Holiday Hosting The family’s in town, the bird’s undercooked and your first time hosting Thanksgiving is going up in smoke. What do you do? BY FRANCINE KIZNER
Thanksgiving is about more than just the bird, it's about time with your family.
You jumped at the chance to host Thanksgiving—you want everyone to see what a great new life you have together and you want to show everyone you can put on a dinner that would make Martha Stewart proud. Then your guests show up, break a couple of wine glasses, insult your stuffing because it’s not like Grandma’s and, because you forgot to turn on the oven, have to serve dinner two hours late because the turkey isn’t ready. It’s enough to make you want to scream.
And scream you can, if that’s what’ll calm you down—only you should probably first go to a far corner of the house and hold a pillow over your face. You have company! You don’t want to make a scene, but if you can put the day in perspective and get your spouse—and your guests—to help you out, you can probably avoid that screaming fit altogether.
So why are the holidays so stressful to begin with? "Expectations and unresolved emotional issues," says Patti Fralix, author of How to Thrive in Spite of Mess, Stress and Less. Now, don’t expect to turn into Dr. Phil and fix everyone’s childhood traumas—managing your expectations will be much easier.
Don’t be too specific or too grand with your expectations. Number-one priority, says Fralix, is having a good family event. "It’s not about the turkey," she says. "It’s about family getting together. Even with conflict, it’s worth the struggle."
And there are ways to reduce conflict before it erupts into a family feud. One major point of contention among families is tradition—especially traditional foods. "Various kinds of food and having things the same were very important to my husband and his family," says Susanne Alexander. Unfortunately, nobody told her this ahead of time. And she was so disappointed after cooking a meal that her husband’s family didn’t enjoy, she swore off hosting Thanksgiving for good.
That was back when she was 19. "As a young bride I made the assumption that it would be fun to do everything," Susanne says. "I didn’t have others help out." Susanne’s a bit older and wiser now—she’s 50—and seven years into her second marriage, she’s finally taking on the challenge of hosting Thanksgiving again. This time, with help.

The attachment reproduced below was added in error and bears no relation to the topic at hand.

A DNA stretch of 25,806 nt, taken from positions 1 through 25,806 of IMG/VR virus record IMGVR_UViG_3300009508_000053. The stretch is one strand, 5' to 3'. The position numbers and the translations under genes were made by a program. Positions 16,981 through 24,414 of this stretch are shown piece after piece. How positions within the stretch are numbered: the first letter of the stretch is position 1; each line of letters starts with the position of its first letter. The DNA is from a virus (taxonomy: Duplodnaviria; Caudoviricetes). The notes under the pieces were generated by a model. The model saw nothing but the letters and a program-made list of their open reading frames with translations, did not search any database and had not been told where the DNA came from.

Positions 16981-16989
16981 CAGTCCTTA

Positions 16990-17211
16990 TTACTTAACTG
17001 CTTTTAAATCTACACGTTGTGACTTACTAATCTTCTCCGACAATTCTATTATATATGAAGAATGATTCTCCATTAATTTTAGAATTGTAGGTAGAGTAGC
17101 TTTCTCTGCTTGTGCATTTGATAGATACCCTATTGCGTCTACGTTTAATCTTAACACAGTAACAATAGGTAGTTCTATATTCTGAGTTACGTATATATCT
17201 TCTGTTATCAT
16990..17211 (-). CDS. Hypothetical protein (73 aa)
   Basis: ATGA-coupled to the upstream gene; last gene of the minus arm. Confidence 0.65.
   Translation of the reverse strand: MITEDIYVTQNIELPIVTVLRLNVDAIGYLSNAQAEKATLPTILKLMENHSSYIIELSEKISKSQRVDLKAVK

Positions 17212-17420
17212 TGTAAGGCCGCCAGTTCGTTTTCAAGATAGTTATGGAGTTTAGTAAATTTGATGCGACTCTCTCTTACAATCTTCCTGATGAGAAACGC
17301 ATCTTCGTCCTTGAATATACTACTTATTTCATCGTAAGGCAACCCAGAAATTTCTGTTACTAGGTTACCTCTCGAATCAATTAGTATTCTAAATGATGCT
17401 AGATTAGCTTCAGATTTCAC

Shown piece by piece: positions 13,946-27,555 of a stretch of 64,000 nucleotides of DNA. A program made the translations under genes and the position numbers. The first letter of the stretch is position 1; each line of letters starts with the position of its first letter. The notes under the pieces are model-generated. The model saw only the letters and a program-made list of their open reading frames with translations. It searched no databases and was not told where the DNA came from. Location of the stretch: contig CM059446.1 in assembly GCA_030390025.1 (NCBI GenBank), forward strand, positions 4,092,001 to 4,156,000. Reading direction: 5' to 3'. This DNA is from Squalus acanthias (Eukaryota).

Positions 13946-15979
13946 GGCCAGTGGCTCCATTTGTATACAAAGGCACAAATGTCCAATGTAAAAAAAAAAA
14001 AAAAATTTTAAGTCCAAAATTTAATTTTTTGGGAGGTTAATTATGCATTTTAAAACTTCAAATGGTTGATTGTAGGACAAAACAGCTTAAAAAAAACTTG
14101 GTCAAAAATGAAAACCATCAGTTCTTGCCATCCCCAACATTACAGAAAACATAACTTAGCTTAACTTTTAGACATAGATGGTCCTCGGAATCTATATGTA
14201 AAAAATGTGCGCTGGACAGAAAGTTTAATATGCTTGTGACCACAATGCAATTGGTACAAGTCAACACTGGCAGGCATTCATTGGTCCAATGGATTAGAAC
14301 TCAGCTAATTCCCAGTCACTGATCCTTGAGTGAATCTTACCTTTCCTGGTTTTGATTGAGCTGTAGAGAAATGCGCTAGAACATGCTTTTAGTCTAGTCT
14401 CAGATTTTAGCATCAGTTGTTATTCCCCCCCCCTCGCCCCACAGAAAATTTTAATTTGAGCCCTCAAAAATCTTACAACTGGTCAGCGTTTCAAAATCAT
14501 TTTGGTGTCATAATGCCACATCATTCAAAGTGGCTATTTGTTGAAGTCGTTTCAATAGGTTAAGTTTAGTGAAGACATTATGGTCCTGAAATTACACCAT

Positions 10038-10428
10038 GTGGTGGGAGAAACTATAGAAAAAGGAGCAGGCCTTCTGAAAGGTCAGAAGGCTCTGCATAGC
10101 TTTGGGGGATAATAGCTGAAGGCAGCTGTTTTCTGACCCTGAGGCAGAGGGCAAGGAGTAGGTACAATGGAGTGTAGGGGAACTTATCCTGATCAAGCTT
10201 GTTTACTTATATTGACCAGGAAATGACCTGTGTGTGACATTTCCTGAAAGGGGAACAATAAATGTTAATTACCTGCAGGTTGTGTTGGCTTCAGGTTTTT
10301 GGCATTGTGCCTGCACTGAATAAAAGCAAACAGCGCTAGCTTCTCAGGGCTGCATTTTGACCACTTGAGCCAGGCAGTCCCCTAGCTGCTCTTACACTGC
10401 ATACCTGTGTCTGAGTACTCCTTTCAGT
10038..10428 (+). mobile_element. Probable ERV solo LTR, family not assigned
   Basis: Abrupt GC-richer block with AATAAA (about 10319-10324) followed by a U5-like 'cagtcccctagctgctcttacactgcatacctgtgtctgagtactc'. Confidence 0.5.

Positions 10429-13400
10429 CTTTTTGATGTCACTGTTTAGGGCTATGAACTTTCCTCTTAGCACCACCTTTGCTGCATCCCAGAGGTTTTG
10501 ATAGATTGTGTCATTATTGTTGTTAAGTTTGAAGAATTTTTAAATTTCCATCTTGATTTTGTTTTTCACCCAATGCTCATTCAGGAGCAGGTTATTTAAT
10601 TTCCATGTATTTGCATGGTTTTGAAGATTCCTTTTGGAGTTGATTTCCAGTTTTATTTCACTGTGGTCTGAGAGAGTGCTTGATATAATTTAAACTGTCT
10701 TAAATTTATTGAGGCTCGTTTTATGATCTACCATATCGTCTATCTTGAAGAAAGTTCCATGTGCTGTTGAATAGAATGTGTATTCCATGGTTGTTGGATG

Relatives are pitching in with the cooking, and she and her husband have agreed to let each other know when they need help during their event so they don’t start feeling overwhelmed. They’ve also discussed how they want to welcome their guests and try to make everyone happy in their home.
That sounds like a good plan—until you’re hit with Uncle Al’s tirade on the war or Aunt Alice’s backhanded compliments. So then what do you do? "When a conflict happens, you have to decide to address it or ignore it," says Fralix. "Sometimes ignoring is good." But if you can’t bite your tongue, she suggests you at least think before you speak—and keep in mind that Thanksgiving is about preserving relationships.
All in all, just try to approach the event with a sense of humor. "Lighten up!" says Fralix. "Let go!" she also adds—control freaks don’t prosper when it comes to an event of this size. Make sure to discuss your family traditions beforehand and find a way to keep what’s really important. And be prepared for at least a little mess to clean up—and possibly a few broken dishes or glasses. Says Fralix, "It’s not about the stuff, and it’s not about the stuffing."